Cliches, those "old saws" that are used to make a point by applying them as similes and metaphors to people and situations in your writing, need to be avoided. Why? First of all, they make you appear less creative than you actually are. Let's face it: if you are a writer you are certainly creative enough to invent your own similes and metaphors and not rely on using the old worn-out ones.
Take a look at the examples below:
The two lovers did not see or hear one another on opposite sides of the sidewalk. They were
like two ships passing in the night.
Grace and Emily stuck together like two birds of a feather; neither was ever seen in circles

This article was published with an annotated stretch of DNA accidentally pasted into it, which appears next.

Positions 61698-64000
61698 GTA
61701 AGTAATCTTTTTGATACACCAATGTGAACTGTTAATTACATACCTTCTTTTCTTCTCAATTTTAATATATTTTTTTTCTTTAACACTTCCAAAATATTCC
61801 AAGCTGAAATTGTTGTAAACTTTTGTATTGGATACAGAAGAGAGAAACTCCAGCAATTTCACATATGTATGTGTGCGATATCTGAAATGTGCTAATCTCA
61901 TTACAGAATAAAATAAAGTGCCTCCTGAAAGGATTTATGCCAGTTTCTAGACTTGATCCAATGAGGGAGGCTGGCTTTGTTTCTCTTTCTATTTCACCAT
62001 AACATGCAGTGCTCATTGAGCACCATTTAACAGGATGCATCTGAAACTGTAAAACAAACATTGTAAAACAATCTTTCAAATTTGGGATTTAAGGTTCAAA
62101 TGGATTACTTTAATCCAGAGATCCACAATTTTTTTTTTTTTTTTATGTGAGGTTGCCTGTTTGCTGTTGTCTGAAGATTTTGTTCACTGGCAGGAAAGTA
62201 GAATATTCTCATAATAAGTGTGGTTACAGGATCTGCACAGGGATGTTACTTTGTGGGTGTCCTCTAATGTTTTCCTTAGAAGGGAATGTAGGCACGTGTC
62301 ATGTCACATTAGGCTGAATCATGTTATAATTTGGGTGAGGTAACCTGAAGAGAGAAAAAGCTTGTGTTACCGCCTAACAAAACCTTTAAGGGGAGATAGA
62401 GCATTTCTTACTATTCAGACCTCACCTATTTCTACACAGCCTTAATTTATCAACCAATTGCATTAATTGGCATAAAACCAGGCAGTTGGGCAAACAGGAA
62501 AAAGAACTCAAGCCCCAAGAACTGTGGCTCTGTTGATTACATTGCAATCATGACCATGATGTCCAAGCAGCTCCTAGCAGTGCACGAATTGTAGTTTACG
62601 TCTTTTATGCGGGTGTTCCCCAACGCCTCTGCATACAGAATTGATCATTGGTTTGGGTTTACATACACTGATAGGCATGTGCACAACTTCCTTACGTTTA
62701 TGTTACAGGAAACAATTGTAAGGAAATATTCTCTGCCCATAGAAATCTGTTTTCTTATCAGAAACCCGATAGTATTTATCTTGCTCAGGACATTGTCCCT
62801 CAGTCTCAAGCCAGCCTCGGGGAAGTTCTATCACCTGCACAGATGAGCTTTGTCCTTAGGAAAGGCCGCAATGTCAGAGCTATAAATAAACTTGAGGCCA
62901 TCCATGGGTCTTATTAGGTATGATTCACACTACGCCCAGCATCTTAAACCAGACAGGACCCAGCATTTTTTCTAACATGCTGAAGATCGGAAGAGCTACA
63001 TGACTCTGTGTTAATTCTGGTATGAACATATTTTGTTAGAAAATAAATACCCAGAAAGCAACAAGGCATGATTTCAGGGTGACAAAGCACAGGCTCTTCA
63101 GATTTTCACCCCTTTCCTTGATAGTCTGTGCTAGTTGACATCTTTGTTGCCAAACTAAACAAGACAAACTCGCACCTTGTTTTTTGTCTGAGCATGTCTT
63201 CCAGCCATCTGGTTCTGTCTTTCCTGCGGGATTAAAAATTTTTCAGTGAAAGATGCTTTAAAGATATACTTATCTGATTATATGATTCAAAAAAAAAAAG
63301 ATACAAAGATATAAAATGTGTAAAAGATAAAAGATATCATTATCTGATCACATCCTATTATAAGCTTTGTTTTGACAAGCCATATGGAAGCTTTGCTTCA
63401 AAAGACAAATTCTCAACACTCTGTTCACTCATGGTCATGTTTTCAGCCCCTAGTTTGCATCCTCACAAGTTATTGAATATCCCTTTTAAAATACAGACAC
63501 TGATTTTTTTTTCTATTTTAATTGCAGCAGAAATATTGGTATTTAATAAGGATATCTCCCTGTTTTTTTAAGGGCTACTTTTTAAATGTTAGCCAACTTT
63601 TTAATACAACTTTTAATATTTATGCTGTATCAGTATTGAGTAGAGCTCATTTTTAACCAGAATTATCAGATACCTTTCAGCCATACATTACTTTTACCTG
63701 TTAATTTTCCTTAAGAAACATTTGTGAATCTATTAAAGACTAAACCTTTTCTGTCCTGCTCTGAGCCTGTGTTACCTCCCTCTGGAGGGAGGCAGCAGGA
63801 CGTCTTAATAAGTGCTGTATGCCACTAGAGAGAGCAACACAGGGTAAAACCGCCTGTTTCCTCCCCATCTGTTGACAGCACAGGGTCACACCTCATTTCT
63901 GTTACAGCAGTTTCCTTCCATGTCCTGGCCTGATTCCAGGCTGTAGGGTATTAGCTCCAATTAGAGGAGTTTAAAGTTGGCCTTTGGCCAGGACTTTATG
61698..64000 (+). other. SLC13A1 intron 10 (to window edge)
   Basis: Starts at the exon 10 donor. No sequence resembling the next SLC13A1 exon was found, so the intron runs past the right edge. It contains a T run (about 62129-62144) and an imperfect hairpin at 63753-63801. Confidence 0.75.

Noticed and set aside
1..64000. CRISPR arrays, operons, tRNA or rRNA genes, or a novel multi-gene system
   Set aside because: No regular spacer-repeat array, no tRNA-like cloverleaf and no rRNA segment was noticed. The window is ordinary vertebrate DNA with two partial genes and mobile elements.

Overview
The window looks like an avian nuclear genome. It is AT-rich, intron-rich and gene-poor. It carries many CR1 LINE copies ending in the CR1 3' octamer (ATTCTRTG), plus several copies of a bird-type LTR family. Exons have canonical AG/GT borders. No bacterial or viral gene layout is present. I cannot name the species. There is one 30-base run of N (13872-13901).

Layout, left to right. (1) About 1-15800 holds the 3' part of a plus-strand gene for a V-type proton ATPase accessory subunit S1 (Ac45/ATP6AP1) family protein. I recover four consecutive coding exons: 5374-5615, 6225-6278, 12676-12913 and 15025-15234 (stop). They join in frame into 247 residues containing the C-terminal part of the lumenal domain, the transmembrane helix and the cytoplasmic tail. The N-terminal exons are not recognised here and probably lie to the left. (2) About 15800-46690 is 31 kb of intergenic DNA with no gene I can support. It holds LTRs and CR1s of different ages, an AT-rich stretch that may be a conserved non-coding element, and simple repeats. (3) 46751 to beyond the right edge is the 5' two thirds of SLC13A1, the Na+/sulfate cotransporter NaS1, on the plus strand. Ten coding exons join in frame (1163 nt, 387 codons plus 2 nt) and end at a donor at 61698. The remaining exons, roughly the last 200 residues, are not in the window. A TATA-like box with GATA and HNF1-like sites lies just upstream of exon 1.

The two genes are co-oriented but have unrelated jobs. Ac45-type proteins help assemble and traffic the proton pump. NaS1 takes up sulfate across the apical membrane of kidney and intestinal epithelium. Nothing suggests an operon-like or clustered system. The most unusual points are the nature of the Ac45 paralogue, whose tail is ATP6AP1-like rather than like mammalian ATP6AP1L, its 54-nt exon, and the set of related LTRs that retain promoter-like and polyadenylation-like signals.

other than the ones they both shared.
Each of the above examples contains a cliche highlighted in boldface. Though they may not be familiar to you, they are old and have been worn out by the general public over the years. Beware: when you think you have created an original, it may well be one that has come and gone but is still familiar to enough readers to make you, as an author, appear non-creative. That makes it important to have several people of different ages read your work before you submit it for publication.
There are times, however, when using cliches may be permissible. For instance, look at the example below. It is dialogue, and it sounds as if it is coming from a character who is more than likely quite adept at using cliches.
"Why, I love eatin' jack rabbit. By damn, I'll gobble up a bowl uh jack rabbit stew, er even Welsh rabbit, in a New York minute if'n you'll cook it fer me!"
If cliches are appropriate for a character, you can get by with using them, even to the point of ridiculousness.